The objective of this paper is to propose an efficient method to solve the critical distance problem when there is a three-phase fault on transmission line in meshed power system. The method is based on Gauss-Seidel iteration.

The paper starts by giving a brief description to the solution of the balanced three-phase to ground short circuit fault problem and the power flow solution using Gauss-Seidel. Then, the proposed approach for the calculation of critical distance in meshed power system is introduced. The proposed method is tested on 6-bus transmission network and the results showed significant advantages of the proposed method.

In this paper, the balanced three phases to ground short circuit fault on transmission system is studied. The magnitude of fault current depends on the internal impedance of the generator plus the impedance of intervening circuit. The bus impedance matrix is formulated for the systematic computation of bus voltages and line currents during the fault.

[1] and [3] introduced the application of Thevenin‟s theorem in
power system fault analysis. The fault is simulated by switching on
fault impedance Z_{f} at the faulted bus. Thevenin‟s theorem states
that the changes in the network voltage caused by added branch (the
fault impedance) are equivalent to those caused by the added
voltage at faulted bus (0) V_{f} with all other sources short circuited.

So, the faulted network is reduced into Thevenin„s equivalent circuit as viewed from the faulted bus. Applying Thevenin„s theorem, changes in the bus voltages are obtained. Bus voltages are obtained by superposition of the pre-fault bus voltage and the changes in the bus voltages computed. The currents during the fault in all branches of the network are then obtained.

The network reduction is not efficient and not applicable to large
system [1]. Consider a typical general n bus system in **Figure 1** [1].
The system is assumed to be operating under balanced condition and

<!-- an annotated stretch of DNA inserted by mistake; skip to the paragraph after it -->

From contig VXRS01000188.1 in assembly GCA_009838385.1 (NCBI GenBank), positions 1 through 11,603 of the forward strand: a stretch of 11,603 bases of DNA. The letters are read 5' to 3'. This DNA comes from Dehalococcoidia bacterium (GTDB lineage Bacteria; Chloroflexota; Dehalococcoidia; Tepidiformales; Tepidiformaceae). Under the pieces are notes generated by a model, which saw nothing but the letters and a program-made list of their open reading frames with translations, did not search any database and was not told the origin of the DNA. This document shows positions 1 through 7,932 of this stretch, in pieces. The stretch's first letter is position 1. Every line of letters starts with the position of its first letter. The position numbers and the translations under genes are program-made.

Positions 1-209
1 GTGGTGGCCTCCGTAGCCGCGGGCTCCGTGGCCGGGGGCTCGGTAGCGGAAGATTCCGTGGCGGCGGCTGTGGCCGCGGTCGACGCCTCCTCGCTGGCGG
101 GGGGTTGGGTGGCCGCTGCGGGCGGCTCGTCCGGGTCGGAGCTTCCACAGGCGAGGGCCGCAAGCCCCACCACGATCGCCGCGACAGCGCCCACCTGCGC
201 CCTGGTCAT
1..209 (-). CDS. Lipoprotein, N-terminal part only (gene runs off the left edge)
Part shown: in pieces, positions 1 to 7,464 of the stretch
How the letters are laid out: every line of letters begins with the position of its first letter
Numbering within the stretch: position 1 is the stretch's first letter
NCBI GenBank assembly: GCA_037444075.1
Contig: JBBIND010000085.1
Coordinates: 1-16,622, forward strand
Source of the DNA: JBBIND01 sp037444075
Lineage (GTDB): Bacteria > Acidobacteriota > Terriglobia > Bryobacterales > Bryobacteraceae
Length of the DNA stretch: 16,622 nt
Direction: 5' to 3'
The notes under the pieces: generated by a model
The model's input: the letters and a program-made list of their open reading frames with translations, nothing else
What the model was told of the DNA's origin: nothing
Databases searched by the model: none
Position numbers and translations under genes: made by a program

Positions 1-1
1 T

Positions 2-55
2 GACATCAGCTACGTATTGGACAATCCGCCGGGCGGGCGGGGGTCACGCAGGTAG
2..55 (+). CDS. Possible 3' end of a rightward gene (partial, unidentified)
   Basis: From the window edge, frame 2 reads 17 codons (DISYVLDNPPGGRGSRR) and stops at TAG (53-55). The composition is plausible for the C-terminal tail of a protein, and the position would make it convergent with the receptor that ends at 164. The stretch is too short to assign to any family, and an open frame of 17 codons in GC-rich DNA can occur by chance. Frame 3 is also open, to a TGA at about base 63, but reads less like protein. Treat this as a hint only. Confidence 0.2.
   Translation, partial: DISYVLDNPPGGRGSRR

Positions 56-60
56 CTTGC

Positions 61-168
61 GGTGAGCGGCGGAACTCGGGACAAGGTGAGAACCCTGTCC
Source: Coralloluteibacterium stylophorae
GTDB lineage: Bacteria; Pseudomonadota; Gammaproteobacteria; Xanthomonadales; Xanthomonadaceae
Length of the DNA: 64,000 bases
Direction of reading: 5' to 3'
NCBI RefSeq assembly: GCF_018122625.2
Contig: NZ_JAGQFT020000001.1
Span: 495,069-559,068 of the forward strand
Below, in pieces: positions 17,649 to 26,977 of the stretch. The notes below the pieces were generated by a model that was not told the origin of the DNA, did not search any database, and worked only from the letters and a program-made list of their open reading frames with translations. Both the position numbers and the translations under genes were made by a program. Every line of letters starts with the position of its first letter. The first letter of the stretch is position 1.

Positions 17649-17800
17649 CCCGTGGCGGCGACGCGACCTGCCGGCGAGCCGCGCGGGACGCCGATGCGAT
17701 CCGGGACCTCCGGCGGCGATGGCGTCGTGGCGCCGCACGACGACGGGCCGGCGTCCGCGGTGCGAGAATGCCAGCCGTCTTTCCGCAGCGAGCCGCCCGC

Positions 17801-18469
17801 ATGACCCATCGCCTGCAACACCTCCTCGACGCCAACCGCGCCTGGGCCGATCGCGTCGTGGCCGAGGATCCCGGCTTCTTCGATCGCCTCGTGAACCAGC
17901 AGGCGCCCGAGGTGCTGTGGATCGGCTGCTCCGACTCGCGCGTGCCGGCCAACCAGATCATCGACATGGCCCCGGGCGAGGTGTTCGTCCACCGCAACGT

per phase circuit model is used. Each machine is represented by
constant voltage source behind proper reactance which may be *X _{''d}* , where

The pre-fault bus voltages are obtained from the power flow solution and are represented by the column vector

The short circuit currents are so much larger than the steady state current values, so that the latter can be neglected. However, a good approximation is to represent the bus load by constant voltage evaluated at the pre fault bus voltage

Where, and are the apparent power and the pre-fault
voltage at bus *i* respectively. The changes in the network voltage
caused by the fault with impedance *Z _{f}*. are equivalent to those
caused by the added voltage with the other sources short
circuited. Zeroing all voltage sources and representing all
components by their impedances, the Thevenin„s circuit is obtained.
The bus voltage changes caused by the fault in the circuit are
represented by the column vector

From the Thevenin„s theorem, the bus voltages of system buses during the fault are obtained by superposition of the pre-fault bus voltages and the changes in the bus voltages given by

In the node-voltage equation for the n-bus network, the injected bus currents are expressed in term of bus voltages

In the Thevenin„s circuit shown in **Figure 1**, current entering every bus
is zero except at the faulted bus. Since the current at faulted bus is
leaving the bus, it is taken as a negative current entering bus k .
Thus, the nodal equation applied to the Thevenin„s circuit

Solving for

Since there is one single nonzero element in the system, the kth equation becomes

Also from the Thevenin„s circuit shown in **Figure 1**,

For bolted fault, and . Substituting for from (10) into (9) and solving for the fault current

Thus, for the fault at bus k, only the element of the bus impedance matrix is needed. This element is indeed the Thevenin„s impedance as viewed from the faulted bus. Also, writing the ith equation in (8)

Substituting for , bus voltage during fault at bus i becomes

With the knowledge of bus voltages during the fault, the fault current in all lines can be calculated. For the line connecting buses i and j with the impedance the short circuit current in this line is defined by (14)

This analysis assumed that the fault location is known, and so the problem was easy to solve. But if the fault location is unknown, the problem will become more complex.

The power flow solution using Gauss-Seidel has been covered in many references. Detailed Gauss-Seidel power flow analysis can be found in [1], [2] and [3].

The Gauss-Seidel method is known as the method of sucessive displacements. Consider the solution of nonlinear equation given by